William Liao

September 7, 2021

Moving metal barricades

Last Friday evening I had the privilege of getting to see John Williams conduct some of his most famous pieces at the Hollywood Bowl with the Los Angeles Philharmonic. 

The event was packed — every single seat of the 17,500-seat venue appeared to be occupied. 

As you can imagine, the process of getting to and from the venue was rather cumbersome.

To make matters worse: on the way back to the parking garage, there was a metal barricade blocking 70% of the entrance to the stairway that leads to the garage. Despite the barricade slowing down foot traffic considerably, 100s of the attendees walking to the garage decided to walk around it. 

It would be several minutes of witnessing this phenomenon as I made my way towards the stairway until someone finally decided to move the barricade, which streamlined traffic considerably. 

At first, this might seem like a rather mundane observation: 

“He moved a metal barricade, big deal. So what?”

But consider for a moment how this situation might serve as a useful analogy for thinking about two imperatives we must acknowledge if we want to be good problem solvers:

The first imperative is recognizing that that a something is, indeed, a problem: most attendees probably didn’t think twice about the metal barricade — thankfully at least one person did.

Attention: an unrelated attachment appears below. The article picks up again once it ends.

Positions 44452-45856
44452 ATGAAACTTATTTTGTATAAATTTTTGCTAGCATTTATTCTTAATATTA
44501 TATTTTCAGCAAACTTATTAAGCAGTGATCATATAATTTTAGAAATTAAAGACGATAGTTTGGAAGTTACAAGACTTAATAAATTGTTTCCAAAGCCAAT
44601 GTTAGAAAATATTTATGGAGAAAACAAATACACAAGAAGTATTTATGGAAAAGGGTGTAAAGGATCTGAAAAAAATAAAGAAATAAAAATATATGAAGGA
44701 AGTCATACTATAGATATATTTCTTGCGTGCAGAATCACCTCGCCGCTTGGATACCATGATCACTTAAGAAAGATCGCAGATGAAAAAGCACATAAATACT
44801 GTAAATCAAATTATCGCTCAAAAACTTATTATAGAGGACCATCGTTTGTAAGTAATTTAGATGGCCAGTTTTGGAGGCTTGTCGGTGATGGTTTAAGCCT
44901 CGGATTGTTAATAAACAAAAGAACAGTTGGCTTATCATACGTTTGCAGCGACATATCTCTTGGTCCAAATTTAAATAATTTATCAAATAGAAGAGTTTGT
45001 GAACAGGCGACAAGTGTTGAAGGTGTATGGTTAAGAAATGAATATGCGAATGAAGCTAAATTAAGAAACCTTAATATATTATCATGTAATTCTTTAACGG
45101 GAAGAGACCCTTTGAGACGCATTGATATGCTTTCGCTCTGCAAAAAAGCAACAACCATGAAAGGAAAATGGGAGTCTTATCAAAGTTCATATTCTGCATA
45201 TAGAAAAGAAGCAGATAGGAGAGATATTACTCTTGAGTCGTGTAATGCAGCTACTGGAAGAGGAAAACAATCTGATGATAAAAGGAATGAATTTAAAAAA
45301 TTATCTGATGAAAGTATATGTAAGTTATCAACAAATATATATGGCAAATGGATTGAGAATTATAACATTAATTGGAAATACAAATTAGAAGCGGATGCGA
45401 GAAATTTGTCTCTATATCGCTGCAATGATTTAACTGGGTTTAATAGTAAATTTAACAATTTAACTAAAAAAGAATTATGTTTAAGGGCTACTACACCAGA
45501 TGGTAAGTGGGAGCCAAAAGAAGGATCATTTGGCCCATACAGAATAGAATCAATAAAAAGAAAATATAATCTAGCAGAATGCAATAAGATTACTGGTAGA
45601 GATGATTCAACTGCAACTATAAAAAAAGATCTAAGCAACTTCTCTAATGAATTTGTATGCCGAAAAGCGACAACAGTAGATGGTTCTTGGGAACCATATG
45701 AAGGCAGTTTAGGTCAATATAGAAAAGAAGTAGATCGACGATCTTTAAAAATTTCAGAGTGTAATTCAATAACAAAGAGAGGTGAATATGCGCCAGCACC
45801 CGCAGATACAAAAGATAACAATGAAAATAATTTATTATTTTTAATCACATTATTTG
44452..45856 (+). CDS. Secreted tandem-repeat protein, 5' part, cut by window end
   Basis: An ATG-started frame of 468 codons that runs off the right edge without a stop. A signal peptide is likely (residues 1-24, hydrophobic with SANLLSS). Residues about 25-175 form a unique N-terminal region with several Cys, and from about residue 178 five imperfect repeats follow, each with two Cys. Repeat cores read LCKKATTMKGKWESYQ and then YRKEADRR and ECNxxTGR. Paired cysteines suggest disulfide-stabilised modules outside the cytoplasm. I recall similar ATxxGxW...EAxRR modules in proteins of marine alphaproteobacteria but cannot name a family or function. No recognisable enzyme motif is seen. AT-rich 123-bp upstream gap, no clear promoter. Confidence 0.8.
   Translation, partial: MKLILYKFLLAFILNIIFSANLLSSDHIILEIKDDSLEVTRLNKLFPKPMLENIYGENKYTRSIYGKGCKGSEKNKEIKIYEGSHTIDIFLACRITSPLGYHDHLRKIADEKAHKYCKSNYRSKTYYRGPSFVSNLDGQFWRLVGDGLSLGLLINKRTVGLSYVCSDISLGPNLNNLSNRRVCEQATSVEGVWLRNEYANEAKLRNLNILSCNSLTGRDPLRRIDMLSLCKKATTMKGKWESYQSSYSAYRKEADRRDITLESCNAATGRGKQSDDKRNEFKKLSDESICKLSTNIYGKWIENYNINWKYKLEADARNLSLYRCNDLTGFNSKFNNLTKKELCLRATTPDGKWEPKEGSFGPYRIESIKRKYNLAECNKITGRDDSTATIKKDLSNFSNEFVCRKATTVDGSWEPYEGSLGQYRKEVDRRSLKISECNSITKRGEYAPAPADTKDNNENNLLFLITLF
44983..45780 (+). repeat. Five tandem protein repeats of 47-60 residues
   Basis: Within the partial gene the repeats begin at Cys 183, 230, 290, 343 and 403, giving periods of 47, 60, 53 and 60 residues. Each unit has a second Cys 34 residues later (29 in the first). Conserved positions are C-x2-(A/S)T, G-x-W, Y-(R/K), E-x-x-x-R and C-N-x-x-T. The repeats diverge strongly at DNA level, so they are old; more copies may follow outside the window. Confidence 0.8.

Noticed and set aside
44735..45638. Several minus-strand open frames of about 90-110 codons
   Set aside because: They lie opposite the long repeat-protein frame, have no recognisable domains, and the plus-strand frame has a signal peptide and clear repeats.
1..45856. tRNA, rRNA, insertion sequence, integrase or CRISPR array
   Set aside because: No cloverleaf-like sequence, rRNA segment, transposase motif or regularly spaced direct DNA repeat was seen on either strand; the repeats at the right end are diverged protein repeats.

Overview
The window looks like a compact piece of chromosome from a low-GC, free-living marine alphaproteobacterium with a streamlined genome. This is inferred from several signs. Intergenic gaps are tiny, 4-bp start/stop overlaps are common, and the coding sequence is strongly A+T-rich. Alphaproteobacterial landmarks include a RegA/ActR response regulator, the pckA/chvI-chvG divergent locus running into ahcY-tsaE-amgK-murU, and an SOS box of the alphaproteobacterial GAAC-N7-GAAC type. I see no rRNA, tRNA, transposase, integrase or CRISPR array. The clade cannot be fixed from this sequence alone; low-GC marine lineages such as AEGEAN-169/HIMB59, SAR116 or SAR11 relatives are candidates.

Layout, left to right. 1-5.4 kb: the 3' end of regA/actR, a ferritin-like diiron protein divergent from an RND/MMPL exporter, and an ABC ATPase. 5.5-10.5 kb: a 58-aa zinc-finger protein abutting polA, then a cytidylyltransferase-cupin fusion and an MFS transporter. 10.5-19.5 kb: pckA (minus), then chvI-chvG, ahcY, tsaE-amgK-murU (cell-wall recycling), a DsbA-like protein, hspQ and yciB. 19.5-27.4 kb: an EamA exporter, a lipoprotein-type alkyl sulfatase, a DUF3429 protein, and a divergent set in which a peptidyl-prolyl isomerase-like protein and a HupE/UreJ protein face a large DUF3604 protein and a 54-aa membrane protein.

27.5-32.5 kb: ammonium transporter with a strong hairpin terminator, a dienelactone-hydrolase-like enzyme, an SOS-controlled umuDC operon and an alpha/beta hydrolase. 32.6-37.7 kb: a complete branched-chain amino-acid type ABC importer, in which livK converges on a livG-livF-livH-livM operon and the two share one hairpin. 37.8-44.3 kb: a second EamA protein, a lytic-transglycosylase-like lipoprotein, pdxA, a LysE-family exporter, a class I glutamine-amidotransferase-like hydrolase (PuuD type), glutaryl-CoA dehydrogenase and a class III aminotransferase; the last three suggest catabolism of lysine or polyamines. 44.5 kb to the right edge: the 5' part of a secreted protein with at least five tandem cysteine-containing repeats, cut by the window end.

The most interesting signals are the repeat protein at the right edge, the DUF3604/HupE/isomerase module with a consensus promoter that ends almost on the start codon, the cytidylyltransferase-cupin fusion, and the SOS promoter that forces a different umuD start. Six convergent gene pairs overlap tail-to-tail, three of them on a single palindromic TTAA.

The second imperative is establishing the intent to address the problem and then taking action — actually moving the metal barricade out of the way.

If you don’t acknowledge problems as problems or decline to take action, you agree to live with them, give them real estate in your life for an indefinite period of time, and accept the burden that they create. 

Alternatively, you move them out of the way by addressing them directly:

  • You can replace counterproductive, the-way-we’ve-always-done-it processes with new ones. 
  • You can replace defeating narratives about how you’re not ready or not good enough with narratives about how you are capable of doing exceptional work. 
  • You can work through establish common ground to diffuse contentious working relationships. 

In most situations you can do a lot of things about the challenges and aspirations we experiencing in life; you can move the metaphorical metal barricade that is slowing you down. 

Seriously, think about it

The question is (and always has been), though: will you?